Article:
There’s a reason why mothers are obsessed with cleanliness; kids get sick when they lack hygiene. Hepatitis A, or Jaundice, is a common illness amongst children and is one of the reasons why we should take extra care of our children’s hygienic habits. Let’s talk more about the disease, how to spot it, treat it, and prevent it.
What is Hepatitis A?
Hepatitis A (also known as Hep A, or Elsafra) is a viral liver disease caused by the Hepatitis A Virus (HAV) and causes inflammation. Hepatitis A infection can be highly contagious. It often spreads through the ingestion of contaminated food and drinks, or through close contact with an infected person, especially through using the infected person’s food utensils.
Although Hepatitis A isn’t as severe as Hepatitis B and C, in some cases it could lead to liver failure; however, it normally takes its natural course and the infected person recovers completely, especially if they don’t suffer from any immunity issues.
How to spot a Hepatitis A infection?
A person infected with Hep A wouldn’t notice for weeks until some (or all) of the following symptoms start to appear:
- Jaundice (the skin and eye whites turn yellowish)
- Nausea and vomiting
- Mild fever
- Stomachache, especially around the liver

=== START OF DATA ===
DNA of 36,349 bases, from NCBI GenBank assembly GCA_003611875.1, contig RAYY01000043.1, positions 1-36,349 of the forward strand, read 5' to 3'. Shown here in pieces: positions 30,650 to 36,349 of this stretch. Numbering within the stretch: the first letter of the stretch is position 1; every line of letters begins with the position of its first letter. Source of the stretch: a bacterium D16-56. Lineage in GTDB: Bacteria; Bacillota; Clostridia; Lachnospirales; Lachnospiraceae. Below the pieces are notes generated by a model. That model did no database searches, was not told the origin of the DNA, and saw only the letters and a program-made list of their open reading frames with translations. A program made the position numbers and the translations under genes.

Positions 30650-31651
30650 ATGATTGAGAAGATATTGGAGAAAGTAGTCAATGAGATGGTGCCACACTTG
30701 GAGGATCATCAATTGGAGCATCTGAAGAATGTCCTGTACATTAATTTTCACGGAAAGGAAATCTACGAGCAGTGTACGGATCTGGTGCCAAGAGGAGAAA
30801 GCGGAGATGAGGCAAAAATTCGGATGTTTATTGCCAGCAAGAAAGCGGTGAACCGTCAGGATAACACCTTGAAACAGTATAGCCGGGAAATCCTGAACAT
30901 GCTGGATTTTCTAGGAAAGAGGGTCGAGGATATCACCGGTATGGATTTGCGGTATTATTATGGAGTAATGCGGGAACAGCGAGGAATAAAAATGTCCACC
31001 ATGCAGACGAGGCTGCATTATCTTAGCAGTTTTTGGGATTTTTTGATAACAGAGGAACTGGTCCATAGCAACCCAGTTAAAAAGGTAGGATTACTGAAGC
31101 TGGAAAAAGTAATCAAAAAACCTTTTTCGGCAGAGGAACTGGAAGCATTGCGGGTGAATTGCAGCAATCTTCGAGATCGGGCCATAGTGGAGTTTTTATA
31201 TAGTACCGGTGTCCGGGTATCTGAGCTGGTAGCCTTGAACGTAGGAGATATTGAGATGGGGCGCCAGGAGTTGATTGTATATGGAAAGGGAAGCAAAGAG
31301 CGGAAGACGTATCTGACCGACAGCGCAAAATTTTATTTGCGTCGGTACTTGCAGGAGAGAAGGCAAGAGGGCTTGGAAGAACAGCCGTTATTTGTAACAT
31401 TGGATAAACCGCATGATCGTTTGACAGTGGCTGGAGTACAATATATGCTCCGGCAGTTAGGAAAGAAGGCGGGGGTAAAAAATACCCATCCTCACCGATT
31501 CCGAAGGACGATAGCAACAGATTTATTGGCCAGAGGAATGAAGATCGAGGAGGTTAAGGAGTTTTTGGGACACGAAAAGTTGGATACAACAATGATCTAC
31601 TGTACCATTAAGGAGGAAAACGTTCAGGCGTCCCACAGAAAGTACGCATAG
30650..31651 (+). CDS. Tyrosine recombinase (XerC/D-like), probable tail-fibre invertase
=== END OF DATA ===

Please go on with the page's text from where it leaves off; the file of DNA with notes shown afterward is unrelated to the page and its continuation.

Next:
- General tiredness
- Clay-colored stool
- Dark urine
- Low appetite
- Joint pain
Treatment of Hepatitis A
- Stay at home and get enough rest.
- Make sure you get enough calories through small nutritious light meals to combat the loss of appetite and nausea.
- Wear cotton loose clothes and stay in a cool place to contain the skin itchiness.
- Don’t overwork your liver by taking strong medication, supplements, and vitamins.
- Make sure to contain the illness and not infect others, by washing your hand all the time thoroughly, and not sharing food or tools with other people.
- Follow the doctor’s instructions carefully.
Is there a way to avoid Hepatitis A infection?
The good news is, Hep A is preventable. Here are ways to avoid a Hep A infection:
- Practice good personal hygiene habits, especially washing hands before eating and after using the bathroom, and after changing diapers.
- Make sure the water you drink is purified, filtered, or mineral. If that’s not available, then drink boiled, then cooled, tap water.
- Wash fruits and vegetables carefully before consuming them.
- Avoid contact with someone who carries the virus (HAV), through kissing, sharing food, and other tools.
- Make sure you and your children take the Hepatitis A vaccine.
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